So before I left the church, I lit a candle before the statue of St. Joseph, asked him to please sell our house before we had to move and drove the short distance to our home.
Less than 10 minutes later, I was relating the story to my husband when the phone rang. You guessed it. It was our realtor and the voice over the phone said, “You won’t believe this but I have a contract on your house.”
She proceeded to tell us that a couple who had come through our home during the first open house three months earlier had called and said they were coming by to put in an offer.
They had been looking all this time and said they just realized ours was the house they wanted. When she asked if they wanted to come by and look at it again before signing the contract, they said, “No, we’re sure this is the house we should buy.” And they did.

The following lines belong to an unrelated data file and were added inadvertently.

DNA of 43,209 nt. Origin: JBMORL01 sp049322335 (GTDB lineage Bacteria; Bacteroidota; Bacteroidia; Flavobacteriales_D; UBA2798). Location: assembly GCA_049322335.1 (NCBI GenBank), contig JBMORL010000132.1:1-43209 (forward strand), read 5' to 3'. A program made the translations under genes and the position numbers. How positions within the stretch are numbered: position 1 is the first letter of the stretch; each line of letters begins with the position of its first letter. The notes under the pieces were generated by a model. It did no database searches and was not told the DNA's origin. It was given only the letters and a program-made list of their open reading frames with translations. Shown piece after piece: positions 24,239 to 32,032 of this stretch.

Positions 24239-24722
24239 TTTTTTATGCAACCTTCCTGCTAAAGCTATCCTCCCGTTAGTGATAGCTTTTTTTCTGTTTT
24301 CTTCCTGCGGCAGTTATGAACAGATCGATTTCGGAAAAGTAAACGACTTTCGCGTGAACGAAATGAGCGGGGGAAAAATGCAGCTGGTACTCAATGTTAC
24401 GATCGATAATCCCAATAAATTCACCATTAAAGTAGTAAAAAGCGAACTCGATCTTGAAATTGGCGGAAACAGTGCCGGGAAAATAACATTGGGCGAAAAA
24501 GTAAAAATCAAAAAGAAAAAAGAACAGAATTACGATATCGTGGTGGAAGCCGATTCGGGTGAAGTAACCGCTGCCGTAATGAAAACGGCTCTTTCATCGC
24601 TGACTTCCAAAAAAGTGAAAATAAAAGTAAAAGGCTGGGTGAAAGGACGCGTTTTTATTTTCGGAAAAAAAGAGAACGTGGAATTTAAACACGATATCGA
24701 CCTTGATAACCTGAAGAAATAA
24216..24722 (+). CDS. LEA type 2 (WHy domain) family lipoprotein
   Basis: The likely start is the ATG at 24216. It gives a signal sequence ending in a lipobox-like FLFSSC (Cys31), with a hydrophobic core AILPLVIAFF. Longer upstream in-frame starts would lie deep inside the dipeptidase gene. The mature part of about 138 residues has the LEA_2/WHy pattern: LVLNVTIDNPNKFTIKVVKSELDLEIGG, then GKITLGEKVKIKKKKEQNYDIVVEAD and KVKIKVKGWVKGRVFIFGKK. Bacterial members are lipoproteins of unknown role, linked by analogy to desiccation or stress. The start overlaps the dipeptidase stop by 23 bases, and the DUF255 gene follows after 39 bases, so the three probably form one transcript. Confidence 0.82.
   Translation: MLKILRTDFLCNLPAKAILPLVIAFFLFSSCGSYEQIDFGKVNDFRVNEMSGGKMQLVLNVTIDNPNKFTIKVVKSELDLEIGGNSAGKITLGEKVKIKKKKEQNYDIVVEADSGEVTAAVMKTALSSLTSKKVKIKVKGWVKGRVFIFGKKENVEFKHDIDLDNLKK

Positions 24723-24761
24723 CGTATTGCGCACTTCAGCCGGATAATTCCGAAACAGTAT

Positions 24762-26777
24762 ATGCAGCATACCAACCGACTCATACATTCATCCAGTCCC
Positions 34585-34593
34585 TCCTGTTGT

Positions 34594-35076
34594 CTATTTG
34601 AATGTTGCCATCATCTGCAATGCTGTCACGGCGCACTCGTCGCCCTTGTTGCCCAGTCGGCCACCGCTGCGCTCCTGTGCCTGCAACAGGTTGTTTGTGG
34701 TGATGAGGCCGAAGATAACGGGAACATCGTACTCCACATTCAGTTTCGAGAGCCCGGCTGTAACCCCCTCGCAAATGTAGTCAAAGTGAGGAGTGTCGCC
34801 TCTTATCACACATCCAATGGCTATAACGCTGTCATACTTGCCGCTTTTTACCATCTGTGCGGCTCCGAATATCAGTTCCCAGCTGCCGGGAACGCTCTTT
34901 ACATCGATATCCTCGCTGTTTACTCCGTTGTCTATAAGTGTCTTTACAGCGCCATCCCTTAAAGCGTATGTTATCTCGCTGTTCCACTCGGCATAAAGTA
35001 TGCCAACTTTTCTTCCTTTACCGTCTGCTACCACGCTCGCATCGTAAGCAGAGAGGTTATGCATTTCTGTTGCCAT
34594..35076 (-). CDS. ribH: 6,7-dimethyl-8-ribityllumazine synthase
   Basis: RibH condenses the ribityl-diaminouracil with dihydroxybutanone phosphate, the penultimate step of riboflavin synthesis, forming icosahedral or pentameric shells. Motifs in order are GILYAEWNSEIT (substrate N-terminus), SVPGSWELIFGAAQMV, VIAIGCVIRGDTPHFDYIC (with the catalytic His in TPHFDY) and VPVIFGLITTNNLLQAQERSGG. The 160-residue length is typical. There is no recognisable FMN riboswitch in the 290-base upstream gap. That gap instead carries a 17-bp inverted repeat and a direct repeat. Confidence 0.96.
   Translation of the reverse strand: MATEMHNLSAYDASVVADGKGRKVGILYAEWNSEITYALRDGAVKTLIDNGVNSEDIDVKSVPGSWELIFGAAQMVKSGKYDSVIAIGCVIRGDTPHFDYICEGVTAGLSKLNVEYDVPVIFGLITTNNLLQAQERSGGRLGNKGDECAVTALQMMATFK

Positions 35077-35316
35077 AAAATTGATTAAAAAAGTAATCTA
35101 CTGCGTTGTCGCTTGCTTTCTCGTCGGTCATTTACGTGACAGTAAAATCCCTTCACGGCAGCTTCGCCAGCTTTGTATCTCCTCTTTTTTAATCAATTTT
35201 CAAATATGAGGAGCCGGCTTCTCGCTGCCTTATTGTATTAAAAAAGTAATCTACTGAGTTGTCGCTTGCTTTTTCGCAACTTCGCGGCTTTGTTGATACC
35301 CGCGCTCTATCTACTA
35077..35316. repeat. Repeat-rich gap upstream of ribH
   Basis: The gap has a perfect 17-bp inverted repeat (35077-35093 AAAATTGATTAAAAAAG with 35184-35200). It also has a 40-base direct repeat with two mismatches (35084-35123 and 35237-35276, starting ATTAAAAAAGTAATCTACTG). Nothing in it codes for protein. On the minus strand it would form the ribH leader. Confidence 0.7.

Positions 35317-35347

Every time the Feast of St. Joseph, which the Church celebrates on March 19, comes around, I am reminded of the way this quiet, humble guardian of the Holy Family came to the aid of our family. Can anyone question his power as an intercessor?
And yet, we know so little about this quiet carpenter of Nazareth. None of his words are recorded. Vital statistics such as age, life circumstances prior to his espousal to Mary, and time or circumstances surrounding his death are unknown.
Everything we know about him has been written about him by others. What we do know is that he was a just and honorable man who was entrusted with caring for the Son of God and his Mother. And from that has emerged a portrait that inspires all who reflect on this gentle saint.
Joseph was among the first to share in Mary’s faith in Jesus as having been divinely conceived. The bond of sacred charity that existed between him and Mary was grounded in genuine charity, and once he understood his role, Joseph’s surrender to the will of God was as unconditional as Mary’s.
Though he was spared witnessing the death of his foster son, he was present when Simeon foretold the sorrow that awaited his dear wife and his heart must have ached for her.